“ Happiness, then, is the end and aim of these three great and comprehensive branches of duty; and no man perfectly discharges the obligations imposed by either, who neglects those which the others enjoin. The right-ordering of a state affects, for weal or wo, the interests of multitudes of human beings; and every individual of those multitudes has a direct interest, therefore, in its being ordered aright.

I ain a man,' says Terence, in a phrase as beautiful for the harmony of its language, as the benevolence and universal truth of its sentiments; and nothing can be indifferent to me which affects humanity'

“ The sole legitimate object of politics, then, is the happiness of communities. They who call themselves politicians, having other objects, are not politicians, but demagogues. But is it in the nature of things, that the sincere and single desire to promote such a system of government as would most effectually secure the greatest amount of general happiness, can draw into action such violent passions, prompt such fierce declamation, authorize such angry criminations, and occasion such strong appeals to the worst motives of the venal and base, as we constantly see and hear in every conflict of the antagonist parties of our country? Or does not this effect arise from causes improperly mixed with politics, and with which they have no intrinsic affinity ? Does it not arise from the fact, that government, instead of seeking to promote the greatest happiness of the community, by confining itself rigidly within its true field of action, has extended itself to embrace a thousand objects which should be left to the regulation of social morals, and unrestrained competition, one man with another, without political assistauce or check ? Are our elections, in truth, a means of deciding mere questions of government, or does not the decision of numerous questions affecting private interests, schemes of selfishness, rapacity, and cunning, depend upon them, even more than cardinal principles of politics?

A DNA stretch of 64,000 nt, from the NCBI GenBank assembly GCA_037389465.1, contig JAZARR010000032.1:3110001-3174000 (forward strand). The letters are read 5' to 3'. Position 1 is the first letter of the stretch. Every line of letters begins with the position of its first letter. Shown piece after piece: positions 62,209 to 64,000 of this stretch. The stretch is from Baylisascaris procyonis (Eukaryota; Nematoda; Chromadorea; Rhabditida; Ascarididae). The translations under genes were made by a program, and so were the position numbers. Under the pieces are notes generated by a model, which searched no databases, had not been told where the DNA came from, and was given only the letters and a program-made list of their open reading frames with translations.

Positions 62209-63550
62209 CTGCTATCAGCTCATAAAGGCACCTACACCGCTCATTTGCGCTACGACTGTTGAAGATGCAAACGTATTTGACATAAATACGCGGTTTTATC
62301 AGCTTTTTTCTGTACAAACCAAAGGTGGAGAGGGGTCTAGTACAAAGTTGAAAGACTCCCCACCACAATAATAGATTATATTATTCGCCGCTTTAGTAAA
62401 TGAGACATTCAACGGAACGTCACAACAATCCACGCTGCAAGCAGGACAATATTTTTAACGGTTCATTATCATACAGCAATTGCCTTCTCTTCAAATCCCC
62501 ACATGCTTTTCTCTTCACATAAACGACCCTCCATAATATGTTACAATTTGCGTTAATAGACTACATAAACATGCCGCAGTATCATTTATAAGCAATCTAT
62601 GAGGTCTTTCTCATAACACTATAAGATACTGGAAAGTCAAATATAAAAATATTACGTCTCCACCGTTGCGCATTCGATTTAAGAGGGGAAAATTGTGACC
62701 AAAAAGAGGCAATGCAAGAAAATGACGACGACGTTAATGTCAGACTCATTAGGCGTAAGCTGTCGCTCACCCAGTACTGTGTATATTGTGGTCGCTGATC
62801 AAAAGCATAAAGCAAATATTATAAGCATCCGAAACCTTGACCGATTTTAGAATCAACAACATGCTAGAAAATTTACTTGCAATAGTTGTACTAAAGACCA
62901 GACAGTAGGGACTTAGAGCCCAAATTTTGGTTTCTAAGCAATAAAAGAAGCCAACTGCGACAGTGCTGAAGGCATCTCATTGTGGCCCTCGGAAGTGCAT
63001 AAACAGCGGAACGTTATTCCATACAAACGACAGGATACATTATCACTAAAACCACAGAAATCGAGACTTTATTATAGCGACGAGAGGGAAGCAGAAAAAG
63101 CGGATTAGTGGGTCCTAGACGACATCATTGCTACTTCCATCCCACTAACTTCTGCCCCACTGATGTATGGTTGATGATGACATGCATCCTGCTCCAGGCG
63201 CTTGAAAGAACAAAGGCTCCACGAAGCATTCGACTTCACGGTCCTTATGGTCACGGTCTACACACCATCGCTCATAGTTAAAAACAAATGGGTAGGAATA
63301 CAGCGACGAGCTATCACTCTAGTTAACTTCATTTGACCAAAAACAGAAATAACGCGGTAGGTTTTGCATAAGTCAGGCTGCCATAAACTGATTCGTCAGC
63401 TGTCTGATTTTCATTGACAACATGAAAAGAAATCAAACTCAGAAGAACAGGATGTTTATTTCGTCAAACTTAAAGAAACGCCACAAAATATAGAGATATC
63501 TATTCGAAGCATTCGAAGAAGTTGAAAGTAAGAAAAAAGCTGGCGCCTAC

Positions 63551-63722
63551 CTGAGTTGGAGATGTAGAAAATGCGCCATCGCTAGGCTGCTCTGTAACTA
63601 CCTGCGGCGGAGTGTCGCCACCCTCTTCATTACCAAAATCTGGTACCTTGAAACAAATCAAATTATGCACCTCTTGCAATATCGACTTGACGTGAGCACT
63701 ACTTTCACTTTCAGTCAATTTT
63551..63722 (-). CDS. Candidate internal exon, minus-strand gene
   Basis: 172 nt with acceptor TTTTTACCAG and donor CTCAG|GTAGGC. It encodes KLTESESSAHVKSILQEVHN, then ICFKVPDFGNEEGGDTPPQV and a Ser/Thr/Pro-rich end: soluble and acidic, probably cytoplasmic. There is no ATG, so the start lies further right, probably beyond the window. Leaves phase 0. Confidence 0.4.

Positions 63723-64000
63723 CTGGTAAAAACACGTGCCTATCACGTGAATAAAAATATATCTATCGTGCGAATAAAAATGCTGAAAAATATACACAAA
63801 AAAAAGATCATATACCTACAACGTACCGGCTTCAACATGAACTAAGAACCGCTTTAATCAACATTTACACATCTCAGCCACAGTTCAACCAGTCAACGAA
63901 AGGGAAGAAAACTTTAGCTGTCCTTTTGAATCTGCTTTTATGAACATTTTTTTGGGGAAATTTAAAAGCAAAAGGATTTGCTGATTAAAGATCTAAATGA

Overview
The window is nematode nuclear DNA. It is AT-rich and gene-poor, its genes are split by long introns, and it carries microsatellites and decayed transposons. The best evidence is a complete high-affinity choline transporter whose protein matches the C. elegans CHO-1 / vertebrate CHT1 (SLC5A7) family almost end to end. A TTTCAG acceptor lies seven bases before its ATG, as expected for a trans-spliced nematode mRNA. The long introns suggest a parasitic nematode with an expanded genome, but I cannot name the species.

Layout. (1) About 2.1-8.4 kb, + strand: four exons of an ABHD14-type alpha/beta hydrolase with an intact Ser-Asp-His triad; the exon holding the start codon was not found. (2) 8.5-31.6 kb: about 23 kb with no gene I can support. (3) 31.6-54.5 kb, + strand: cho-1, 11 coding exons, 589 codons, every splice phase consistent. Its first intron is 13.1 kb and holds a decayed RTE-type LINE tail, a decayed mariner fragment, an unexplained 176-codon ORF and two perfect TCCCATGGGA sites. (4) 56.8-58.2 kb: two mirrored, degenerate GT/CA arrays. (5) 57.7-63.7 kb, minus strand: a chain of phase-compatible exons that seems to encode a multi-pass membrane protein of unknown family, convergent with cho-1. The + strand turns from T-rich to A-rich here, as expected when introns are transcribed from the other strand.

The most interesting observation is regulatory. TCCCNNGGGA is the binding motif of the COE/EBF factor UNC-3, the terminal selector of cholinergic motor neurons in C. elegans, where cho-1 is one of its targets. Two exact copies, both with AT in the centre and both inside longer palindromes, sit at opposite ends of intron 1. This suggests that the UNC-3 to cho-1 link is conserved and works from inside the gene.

“ It is to this fact, we are persuaded, that the immorality and licentiousness of party contests are to be ascribed. If government were restricted to the few and simple objects contemplated in the democratic creed, the mere protection of person, life, and property;